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COVID-19: the Superior Court of Quebec refuses to authorize a class action against 15 universities

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Canada Publication June 7, 2021

In a judgment rendered on June 3, the Superior Court of Quebec refused to authorize the institution of a large-scale class action against 15 Quebec universities, 12 of which are represented by a team from our firm.

The proposed class action sought the partial reimbursement of the tuition fees paid by all students enrolled in at least one university credit in the winter 2020 semester. The applicant, a student from Université Laval, claimed that the quality of teaching and the services offered by the universities as of mid-March 2020 failed to measure up to the tuition fees paid by students, following the government decrees that mandated a shift to online learning and prohibited access to campuses.

The applicant first argued the COVID-19 pandemic constituted superior force making it impossible for the defendants to perform their obligations, therefore justifying the restitution of prestations (Articles 1693, 1694 and 1699 CCQ). Alternatively, the applicant argued the simple failure to perform obligations contracted by the universities (Article 1590 CCQ).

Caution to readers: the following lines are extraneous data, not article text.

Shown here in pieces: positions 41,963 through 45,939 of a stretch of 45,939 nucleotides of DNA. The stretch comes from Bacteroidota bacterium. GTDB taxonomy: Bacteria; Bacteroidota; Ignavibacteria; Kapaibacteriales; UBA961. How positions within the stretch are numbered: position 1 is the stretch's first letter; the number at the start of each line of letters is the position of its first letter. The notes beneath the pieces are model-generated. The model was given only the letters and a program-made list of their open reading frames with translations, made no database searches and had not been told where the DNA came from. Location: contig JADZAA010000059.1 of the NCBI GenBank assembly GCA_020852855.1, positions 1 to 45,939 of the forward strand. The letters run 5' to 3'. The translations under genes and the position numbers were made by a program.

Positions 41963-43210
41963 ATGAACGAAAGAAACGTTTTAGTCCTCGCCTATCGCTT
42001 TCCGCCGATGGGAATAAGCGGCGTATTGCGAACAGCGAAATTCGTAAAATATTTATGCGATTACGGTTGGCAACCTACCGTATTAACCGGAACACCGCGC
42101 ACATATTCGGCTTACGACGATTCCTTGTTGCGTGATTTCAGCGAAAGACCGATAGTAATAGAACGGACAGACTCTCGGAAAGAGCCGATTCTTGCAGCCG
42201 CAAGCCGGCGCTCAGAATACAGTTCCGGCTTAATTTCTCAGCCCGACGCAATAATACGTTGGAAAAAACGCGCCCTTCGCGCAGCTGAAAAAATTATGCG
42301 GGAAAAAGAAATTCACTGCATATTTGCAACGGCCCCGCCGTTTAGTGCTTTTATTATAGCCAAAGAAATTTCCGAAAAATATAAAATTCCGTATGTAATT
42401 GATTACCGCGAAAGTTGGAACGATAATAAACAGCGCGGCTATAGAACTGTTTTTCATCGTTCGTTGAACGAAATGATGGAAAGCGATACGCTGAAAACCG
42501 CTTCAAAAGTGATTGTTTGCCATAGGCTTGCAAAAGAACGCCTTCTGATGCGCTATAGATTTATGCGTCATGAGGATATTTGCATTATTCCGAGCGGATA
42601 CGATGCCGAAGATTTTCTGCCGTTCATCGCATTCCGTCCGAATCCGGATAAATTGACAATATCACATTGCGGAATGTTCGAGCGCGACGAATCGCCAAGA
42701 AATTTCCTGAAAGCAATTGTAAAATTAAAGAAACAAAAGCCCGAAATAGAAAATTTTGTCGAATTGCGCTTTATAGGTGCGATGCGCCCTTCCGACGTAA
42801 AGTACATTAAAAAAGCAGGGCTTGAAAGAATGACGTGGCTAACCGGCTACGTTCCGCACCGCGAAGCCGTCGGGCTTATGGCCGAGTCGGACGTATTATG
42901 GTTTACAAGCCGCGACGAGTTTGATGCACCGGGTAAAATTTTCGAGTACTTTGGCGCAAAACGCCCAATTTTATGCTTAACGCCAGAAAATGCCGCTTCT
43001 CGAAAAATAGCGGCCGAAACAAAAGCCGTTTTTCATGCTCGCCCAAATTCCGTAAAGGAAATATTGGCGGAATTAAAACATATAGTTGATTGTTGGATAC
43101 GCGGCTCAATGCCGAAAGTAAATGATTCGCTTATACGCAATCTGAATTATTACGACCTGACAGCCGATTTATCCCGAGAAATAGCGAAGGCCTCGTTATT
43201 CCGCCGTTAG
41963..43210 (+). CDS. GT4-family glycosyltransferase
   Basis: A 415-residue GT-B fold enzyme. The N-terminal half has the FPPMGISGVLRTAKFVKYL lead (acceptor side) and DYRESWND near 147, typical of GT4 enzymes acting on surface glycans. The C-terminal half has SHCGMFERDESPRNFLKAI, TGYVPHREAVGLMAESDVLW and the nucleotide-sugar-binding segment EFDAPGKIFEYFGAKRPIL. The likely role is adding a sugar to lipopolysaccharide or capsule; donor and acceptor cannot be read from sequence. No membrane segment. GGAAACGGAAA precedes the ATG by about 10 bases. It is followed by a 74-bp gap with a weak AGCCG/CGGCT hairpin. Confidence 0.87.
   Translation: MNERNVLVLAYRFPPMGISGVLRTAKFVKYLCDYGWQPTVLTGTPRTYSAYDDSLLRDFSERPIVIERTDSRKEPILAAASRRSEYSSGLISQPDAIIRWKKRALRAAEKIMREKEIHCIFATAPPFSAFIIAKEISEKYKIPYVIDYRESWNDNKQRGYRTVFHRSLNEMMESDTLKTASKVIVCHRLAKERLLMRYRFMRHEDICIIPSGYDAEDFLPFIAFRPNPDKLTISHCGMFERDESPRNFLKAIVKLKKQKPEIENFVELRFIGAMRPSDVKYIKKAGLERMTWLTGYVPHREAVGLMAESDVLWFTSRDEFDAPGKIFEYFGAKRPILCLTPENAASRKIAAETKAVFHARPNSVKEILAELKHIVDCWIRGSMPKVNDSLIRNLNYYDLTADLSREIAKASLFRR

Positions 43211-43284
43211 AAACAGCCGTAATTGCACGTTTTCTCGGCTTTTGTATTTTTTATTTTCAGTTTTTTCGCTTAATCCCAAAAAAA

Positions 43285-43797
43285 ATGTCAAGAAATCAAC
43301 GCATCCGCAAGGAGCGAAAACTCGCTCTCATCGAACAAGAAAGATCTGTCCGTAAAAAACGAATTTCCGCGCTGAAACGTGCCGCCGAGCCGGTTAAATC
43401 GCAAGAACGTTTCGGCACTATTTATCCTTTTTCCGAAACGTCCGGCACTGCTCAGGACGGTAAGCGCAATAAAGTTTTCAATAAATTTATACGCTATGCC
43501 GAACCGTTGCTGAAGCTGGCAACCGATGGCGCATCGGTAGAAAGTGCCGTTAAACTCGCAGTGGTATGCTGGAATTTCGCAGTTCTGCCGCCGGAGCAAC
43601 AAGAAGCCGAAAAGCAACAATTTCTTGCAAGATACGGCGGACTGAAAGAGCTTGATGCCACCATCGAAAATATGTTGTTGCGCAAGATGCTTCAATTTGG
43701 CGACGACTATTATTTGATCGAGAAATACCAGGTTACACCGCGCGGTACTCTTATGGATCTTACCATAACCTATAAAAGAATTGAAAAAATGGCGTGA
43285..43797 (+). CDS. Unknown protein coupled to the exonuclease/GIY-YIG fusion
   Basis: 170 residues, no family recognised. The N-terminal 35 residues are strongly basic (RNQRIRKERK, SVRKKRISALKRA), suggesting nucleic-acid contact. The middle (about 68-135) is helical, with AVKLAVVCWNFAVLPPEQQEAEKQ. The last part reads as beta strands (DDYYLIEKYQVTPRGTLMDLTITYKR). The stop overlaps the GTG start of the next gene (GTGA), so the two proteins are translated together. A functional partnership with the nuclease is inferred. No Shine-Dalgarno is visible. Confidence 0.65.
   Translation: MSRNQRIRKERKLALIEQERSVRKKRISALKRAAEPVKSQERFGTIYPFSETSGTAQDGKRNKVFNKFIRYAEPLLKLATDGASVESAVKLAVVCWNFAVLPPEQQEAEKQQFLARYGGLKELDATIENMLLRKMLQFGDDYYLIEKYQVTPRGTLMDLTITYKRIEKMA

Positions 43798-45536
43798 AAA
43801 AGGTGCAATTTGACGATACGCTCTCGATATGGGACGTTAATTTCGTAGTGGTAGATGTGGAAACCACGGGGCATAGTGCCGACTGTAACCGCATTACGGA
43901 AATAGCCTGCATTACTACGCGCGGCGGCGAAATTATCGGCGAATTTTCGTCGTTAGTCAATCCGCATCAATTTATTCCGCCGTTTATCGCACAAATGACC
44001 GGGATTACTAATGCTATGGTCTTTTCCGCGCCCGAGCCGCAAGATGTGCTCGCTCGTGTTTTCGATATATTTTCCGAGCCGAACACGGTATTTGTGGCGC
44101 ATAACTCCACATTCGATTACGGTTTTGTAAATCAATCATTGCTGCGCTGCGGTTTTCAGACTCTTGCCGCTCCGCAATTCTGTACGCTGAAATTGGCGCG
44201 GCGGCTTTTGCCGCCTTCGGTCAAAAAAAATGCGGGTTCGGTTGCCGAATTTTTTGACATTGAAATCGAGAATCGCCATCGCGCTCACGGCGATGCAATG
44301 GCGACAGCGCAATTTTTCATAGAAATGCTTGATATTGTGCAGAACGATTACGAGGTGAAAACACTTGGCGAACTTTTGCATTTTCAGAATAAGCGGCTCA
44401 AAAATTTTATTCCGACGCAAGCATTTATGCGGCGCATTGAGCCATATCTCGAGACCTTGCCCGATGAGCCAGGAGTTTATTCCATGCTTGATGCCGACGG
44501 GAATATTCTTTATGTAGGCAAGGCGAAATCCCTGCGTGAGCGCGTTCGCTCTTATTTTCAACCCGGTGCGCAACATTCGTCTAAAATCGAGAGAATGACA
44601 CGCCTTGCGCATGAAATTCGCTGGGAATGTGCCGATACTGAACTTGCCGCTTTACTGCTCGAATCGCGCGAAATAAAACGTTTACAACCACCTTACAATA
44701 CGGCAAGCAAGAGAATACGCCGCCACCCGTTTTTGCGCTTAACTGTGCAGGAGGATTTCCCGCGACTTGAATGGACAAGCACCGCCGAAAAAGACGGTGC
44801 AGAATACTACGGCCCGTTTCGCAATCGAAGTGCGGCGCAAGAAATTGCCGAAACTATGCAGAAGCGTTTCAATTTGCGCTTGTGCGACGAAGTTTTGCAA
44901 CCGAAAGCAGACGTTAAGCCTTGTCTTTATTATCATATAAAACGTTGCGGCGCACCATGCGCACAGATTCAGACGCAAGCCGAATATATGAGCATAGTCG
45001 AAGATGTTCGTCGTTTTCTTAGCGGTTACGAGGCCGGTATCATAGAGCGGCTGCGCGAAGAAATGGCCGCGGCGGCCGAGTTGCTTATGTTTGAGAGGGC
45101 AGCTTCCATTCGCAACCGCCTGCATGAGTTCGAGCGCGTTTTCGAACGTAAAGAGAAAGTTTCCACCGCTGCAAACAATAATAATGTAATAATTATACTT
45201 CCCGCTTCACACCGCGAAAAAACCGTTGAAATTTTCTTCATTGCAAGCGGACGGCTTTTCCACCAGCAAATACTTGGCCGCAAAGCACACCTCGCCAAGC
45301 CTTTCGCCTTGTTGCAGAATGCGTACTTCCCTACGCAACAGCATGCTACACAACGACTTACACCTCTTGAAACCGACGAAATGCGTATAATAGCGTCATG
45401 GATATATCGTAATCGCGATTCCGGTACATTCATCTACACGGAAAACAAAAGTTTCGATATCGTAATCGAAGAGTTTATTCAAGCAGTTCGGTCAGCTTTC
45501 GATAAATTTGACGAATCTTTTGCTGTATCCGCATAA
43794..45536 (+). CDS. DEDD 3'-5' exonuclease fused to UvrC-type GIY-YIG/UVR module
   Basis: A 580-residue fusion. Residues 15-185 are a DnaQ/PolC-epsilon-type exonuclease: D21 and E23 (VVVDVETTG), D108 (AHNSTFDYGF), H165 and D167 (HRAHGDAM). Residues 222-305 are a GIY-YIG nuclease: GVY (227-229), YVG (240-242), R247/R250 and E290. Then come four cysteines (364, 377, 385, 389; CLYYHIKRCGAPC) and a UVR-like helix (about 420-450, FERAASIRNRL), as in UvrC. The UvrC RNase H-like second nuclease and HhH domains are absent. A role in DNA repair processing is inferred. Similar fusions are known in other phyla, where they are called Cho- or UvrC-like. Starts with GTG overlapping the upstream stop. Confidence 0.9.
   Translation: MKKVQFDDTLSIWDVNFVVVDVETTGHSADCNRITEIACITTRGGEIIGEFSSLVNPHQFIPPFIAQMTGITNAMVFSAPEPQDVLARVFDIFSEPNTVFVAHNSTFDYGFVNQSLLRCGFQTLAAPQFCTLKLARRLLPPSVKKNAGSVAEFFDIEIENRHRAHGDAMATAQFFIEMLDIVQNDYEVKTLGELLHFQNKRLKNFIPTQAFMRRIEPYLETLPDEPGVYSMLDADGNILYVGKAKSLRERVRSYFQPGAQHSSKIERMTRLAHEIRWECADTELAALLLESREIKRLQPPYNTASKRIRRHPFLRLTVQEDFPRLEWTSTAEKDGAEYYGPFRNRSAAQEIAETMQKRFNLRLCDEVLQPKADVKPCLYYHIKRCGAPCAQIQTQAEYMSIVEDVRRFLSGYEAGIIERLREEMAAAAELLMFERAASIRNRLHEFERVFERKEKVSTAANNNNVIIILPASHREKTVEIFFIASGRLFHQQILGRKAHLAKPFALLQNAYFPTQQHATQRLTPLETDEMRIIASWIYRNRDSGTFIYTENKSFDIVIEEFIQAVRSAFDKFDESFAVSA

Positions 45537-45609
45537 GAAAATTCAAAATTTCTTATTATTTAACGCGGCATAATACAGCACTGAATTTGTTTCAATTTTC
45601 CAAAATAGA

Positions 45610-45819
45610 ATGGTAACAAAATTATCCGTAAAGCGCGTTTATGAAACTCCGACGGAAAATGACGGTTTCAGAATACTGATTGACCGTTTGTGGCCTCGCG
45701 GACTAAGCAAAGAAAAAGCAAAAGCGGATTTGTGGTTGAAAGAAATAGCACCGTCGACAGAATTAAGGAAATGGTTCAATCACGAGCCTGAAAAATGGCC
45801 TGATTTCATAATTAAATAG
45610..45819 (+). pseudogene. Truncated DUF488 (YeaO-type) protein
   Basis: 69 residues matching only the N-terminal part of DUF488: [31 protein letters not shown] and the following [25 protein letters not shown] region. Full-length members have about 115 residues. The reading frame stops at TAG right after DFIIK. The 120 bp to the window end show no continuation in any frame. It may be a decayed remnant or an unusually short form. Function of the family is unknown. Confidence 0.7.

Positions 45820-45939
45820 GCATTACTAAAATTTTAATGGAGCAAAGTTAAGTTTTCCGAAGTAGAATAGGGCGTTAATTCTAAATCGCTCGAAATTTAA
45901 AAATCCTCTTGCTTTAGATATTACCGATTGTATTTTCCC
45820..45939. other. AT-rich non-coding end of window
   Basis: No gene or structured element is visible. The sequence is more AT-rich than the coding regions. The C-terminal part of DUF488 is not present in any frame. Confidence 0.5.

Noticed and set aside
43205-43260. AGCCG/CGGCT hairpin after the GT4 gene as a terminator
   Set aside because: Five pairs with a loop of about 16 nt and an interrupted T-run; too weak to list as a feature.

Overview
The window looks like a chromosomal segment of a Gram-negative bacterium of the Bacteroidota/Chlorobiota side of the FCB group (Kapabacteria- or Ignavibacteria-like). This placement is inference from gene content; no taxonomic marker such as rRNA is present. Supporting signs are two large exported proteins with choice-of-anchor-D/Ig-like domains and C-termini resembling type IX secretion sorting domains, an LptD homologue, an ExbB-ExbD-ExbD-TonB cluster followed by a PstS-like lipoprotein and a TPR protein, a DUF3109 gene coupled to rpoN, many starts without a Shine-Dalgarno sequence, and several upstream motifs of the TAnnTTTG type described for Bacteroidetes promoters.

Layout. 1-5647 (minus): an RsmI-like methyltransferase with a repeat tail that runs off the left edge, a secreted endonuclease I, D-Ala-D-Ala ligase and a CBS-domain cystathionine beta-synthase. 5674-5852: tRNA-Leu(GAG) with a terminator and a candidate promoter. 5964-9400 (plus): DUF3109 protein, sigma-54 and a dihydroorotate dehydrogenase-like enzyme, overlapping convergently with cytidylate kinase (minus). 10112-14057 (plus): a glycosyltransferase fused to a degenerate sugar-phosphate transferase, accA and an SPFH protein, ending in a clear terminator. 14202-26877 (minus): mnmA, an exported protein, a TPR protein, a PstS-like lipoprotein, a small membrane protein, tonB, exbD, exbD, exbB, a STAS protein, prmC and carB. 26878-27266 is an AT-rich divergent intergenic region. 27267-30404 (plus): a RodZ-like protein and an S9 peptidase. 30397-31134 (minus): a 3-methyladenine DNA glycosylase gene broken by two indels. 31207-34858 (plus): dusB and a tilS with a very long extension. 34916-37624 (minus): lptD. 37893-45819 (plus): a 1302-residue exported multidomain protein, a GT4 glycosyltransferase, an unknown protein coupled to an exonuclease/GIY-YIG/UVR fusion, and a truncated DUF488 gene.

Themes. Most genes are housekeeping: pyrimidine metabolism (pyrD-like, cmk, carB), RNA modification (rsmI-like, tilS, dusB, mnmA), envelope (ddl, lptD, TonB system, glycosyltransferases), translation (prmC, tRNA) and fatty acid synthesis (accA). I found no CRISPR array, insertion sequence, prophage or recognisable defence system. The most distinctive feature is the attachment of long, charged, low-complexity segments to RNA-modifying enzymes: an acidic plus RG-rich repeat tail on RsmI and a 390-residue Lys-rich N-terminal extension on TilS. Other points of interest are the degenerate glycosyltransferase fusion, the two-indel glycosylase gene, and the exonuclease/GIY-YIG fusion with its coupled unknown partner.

Despite the low burden imposed on applicants in class actions, the Superior Court allowed the challenge by the respondent universities by concluding that the legal syllogism put forth was not tenable pursuant to the second criterion of Article 575 of the Code of Civil Procedure

The court began by confirming that the contract between the students and the universities was a sui generis contract. Applying the Quebec and Canadian case law pertaining to proceedings against universities, the court held that universities were autonomous institutions with broad discretion in managing their academic affairs and it was not up to the courts, in the absence of abuse or bad faith, to interfere in how they run their operations, particularly to assess the quality of the teaching and related services. The applicant had not alleged any facts that could lead to the conclusion that the universities had acted in bad faith or unreasonably, or that they had committed an abuse of right or a denial of justice. 

In addition, the court pointed out that the applicant’s proceedings did not refer to any contractual obligations that had not been performed by the universities further to decisions that were unreasonable, discriminatory or made in violation of the duty to act fairly. The facts alleged by the applicant did not lead to the conclusion that universities had committed a fault.

The court also ruled that the deference owed by courts to university affairs was not solely applicable in matters of judicial review, but applied to any application relating to universities’ internal operations or academic activities.

The judgment therefore confirms the autonomy enjoyed by universities in organizing their internal affairs, including their reaction to exceptional circumstances such as those arising from a pandemic, and the deference owed by the courts before they interfere in this management.

Norton Rose Fulbright represented the group of 12 universities before the Superior Court.



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